WASHINGTON (AP) -- Republican leaders are wavering between grudging acceptance and deep denial about Donald Trump's likely ascent to the GOP presidential nomination.
With at least three more states in his win column, Trump is now the only candidate with a path to clinching the Republican nomination before the party's convention in July. But he still must do better in upcoming contests to get the necessary 1,237 delegates, leaving some opponents with a sliver of hope he can still be stopped.
"I still think it's a very realistic chance that nobody's going to have a majority of the delegates," said Henry Barbour, a senior Republican National Committee member who worked on Marco Rubio's delegate strategy until the Florida senator exited the race Tuesday.
Barbour said Trump "doesn't deserve to be president," but also said he could ultimately support the billionaire if he "can convince me that he's presidential material."
Trump cautioned that his supporters would revolt if he falls just short in the delegate count and loses in a rules fight.
"You'd have riots," Trump said on CNN's "New Day. "If you just disenfranchise these people, I think you would have problems like you've never seen before,"
Despite the deep concerns about Trump within the Republican Party, there was little tangible action Wednesday that indicated a way to stop the real estate mogul's march toward the general election.
There was no rush among party leaders or donors to coalesce around Ted Cruz, the only candidate in the race with even a long-shot chance of overtaking Trump in the delegate count. A small group of conservatives moved forward with plans to meet Thursday to discuss the prospect of rallying behind a third-party option, but no candidate had been identified to lead that effort.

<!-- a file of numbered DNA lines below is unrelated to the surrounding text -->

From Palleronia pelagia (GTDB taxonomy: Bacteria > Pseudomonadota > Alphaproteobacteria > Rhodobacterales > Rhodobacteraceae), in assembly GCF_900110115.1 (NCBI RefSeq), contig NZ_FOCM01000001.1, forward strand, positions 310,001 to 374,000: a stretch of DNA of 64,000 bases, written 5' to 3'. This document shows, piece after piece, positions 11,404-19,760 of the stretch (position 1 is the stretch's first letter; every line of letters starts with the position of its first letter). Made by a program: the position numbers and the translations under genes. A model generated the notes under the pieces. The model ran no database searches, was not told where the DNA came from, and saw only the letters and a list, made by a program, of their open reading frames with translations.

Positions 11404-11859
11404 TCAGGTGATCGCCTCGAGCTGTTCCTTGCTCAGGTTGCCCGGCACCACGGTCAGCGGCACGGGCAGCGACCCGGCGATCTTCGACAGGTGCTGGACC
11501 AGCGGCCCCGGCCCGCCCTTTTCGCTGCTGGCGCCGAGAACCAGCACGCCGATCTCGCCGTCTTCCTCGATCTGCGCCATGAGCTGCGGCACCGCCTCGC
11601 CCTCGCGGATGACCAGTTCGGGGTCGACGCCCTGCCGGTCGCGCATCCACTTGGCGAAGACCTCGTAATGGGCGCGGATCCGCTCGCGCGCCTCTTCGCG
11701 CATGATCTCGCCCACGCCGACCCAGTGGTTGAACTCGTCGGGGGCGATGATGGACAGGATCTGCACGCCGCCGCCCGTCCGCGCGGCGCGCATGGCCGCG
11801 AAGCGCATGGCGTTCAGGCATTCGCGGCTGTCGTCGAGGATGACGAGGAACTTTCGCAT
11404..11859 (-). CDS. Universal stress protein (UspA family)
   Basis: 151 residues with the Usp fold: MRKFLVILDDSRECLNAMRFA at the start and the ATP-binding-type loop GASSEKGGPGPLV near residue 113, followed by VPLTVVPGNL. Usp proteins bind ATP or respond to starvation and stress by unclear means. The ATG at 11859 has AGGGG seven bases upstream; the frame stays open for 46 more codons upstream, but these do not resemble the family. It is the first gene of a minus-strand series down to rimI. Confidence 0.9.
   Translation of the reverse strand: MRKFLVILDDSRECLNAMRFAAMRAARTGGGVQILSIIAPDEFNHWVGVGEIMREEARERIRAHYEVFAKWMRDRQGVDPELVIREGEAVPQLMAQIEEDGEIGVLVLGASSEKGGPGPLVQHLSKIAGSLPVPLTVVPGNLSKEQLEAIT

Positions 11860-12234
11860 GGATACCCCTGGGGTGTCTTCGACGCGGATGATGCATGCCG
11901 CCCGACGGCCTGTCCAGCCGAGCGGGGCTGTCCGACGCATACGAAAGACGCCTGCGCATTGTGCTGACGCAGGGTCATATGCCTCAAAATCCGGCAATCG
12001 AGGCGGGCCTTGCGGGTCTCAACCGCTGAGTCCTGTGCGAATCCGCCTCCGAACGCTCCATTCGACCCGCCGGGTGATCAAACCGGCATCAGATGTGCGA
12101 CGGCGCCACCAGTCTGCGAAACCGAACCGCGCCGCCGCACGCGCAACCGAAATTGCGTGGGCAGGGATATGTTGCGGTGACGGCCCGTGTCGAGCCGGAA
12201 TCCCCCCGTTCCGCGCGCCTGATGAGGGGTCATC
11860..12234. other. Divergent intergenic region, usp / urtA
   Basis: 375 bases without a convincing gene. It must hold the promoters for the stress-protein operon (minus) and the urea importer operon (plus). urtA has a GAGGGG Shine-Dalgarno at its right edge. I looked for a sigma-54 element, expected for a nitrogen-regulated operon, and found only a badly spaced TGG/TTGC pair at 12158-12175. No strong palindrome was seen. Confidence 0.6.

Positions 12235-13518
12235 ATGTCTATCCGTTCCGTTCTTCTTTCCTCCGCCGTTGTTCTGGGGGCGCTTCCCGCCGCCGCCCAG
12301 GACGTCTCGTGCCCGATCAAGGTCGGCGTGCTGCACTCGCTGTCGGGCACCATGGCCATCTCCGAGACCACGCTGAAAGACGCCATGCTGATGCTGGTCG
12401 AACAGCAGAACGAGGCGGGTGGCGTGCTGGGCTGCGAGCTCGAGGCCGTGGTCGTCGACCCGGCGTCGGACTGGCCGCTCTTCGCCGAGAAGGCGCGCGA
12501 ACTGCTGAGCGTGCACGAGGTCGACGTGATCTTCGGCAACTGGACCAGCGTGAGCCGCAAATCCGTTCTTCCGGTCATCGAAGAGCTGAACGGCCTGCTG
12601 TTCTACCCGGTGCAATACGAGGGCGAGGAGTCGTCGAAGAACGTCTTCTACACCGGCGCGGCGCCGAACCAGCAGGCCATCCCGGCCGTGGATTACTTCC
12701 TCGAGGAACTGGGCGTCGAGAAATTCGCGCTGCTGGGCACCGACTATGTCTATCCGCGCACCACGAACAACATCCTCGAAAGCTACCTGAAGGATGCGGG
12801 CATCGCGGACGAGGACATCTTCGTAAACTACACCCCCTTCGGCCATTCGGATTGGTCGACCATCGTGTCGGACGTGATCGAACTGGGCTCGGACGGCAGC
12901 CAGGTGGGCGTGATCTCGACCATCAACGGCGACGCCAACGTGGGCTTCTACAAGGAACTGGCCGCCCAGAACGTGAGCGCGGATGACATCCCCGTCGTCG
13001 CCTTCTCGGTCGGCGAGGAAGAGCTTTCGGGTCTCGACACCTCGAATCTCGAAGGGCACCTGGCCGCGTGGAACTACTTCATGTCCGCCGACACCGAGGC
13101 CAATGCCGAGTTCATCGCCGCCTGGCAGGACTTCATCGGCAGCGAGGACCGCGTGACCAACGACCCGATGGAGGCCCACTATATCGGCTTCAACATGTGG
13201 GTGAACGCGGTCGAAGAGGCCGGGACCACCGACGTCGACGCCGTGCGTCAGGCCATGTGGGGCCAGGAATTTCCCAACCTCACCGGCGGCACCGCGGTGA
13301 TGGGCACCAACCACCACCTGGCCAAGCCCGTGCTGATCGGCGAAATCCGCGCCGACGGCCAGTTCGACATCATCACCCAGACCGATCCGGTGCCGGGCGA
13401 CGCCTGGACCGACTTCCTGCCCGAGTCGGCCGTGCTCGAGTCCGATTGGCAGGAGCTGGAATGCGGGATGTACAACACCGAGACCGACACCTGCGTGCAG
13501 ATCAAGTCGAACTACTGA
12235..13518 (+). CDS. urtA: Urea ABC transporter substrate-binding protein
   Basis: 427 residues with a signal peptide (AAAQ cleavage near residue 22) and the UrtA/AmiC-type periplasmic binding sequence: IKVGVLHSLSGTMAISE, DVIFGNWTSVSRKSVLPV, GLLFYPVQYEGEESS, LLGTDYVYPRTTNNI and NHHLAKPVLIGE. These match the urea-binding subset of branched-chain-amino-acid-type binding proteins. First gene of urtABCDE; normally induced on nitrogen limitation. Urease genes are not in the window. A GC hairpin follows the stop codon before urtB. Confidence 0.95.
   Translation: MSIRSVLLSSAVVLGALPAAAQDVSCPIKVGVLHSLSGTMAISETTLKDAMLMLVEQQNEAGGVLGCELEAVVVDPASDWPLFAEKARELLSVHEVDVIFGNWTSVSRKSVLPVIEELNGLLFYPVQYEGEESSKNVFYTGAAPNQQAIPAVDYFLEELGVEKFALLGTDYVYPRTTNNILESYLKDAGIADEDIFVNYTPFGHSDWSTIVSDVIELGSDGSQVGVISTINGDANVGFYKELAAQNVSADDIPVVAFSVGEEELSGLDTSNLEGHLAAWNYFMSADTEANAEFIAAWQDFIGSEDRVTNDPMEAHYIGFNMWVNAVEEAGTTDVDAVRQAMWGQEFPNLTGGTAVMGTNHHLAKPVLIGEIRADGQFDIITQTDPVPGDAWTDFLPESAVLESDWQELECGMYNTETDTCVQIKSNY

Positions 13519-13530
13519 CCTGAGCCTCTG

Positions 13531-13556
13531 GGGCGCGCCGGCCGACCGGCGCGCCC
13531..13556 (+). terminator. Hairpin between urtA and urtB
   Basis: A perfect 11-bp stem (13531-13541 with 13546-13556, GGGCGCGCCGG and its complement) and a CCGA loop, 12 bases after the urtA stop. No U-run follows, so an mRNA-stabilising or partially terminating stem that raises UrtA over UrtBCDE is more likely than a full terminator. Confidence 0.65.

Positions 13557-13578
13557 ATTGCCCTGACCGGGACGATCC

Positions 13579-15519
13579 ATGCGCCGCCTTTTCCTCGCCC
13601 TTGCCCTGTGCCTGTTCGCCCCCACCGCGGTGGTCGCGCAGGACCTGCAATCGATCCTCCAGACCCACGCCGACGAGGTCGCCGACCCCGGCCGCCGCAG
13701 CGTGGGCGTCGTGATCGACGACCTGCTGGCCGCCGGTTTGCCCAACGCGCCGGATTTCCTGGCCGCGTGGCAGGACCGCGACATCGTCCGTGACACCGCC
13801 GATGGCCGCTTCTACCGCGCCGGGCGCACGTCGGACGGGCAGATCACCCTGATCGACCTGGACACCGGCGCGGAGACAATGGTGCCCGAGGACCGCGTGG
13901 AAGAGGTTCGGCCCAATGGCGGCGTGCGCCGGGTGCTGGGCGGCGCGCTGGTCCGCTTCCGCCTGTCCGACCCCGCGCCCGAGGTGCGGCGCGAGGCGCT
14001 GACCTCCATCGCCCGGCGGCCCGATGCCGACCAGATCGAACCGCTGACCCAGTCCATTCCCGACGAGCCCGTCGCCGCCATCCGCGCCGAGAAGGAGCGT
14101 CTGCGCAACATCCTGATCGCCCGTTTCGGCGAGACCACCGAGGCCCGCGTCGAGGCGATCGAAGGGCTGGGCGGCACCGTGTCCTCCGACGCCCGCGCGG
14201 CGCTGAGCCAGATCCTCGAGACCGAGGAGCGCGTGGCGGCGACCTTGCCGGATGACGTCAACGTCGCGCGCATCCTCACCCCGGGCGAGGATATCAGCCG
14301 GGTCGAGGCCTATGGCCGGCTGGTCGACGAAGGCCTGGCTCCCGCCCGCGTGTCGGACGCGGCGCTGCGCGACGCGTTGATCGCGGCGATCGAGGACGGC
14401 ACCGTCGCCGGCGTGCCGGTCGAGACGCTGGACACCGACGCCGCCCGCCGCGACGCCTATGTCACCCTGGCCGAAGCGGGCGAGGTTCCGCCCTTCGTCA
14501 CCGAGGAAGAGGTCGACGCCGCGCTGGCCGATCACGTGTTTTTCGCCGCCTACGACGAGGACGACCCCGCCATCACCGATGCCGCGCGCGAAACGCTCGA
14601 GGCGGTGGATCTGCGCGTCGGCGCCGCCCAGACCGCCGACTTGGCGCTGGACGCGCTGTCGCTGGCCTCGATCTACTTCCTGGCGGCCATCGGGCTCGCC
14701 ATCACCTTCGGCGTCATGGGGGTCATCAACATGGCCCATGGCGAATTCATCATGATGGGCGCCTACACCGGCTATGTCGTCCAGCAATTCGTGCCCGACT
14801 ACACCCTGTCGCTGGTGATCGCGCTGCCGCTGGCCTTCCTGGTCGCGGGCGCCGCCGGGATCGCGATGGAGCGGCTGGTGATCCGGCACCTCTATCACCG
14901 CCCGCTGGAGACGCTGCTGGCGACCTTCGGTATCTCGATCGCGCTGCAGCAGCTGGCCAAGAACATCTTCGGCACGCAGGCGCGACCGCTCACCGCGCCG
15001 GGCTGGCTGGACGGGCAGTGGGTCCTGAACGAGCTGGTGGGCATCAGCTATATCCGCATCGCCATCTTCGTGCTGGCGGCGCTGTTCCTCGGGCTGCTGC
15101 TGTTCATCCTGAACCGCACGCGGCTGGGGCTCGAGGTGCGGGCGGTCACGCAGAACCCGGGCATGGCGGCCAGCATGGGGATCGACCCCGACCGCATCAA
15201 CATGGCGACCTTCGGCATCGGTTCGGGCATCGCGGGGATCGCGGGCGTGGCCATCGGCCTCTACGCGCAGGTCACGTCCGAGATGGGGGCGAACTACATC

The three best-financed efforts to stop Trump abruptly ceased advertising after Tuesday's elections. The outside groups American Future Fund, Our Principles and Club for Growth have no Trump attack ads planned for Arizona — a crucial winner-take-all contest in six days — or in any states beyond.
Former House Speaker John Boehner floated his successor, Paul Ryan, as the nominee in the event of a convention fight. But Ryan quickly took himself out of the mix, saying through a spokeswoman that he would "not accept a nomination and believes our nominee should be someone who ran this year."
Meanwhile, Democratic front-runner Hillary Clinton set her sights on a November showdown with Trump. Her victories in four primary contests Tuesday was a harsh blow to rival Bernie Sanders, giving Clinton what her campaign manager described as an "insurmountable lead" in the delegate count.
"We are confident that for the first time in our nation's history, the Democratic Party will nominate a woman as their presidential nominee," Robby Mook wrote in a memo to supporters.
Clinton has at least 1,599 delegates to Sanders' 844. It takes 2,383 to win the Democratic nomination.
Trump urged Republicans to view the party's nominating contest with the same sense of clarity. During a round of calls to morning television shows, he said some of the same Republican senators who publicly criticize him have called him privately to say they want to "become involved" in his campaign eventually. He also picked up an endorsement Wednesday from Florida Gov. Rick Scott.
Trump also effectively killed the GOP debate scheduled for Monday in Utah, saying "we've had enough debates." After Ohio Gov. John Kasich said he wouldn't debate without Trump on stage, host Fox News scrapped the event.
Trump has won 47 percent of the Republican delegates awarded so far, according to the Associated Press delegate count. He needs to win 54 percent of the remaining delegates to clinch the nomination by the time the primary season ends on June 7.
Just a handful of states will vote between now and mid-April, a reprieve for opponents.
"We've got four weeks to identify what the most effective path is," said Tim Miller, a former Jeb Bush aide who now works for an anti-Trump super PAC.
Former Senate Majority Leader Trent Lott, who is supporting Kasich, said there were "calls going back and forth between the Kasich-Rubio campaign" about the possibility of a joint ticket, though he said those conversations were preliminary.
Any scenarios that end with blocking Trump could leave the party in chaos. But some Republicans suggested that given the party's current state, the chaos couldn't get much worse.
"The divisions are already there," said John Jordan, a California-based donor who was leading a pro-Rubio super PAC. "There's already open warfare on TV. A couple thousand people in a food fight in Cleveland pales in comparison."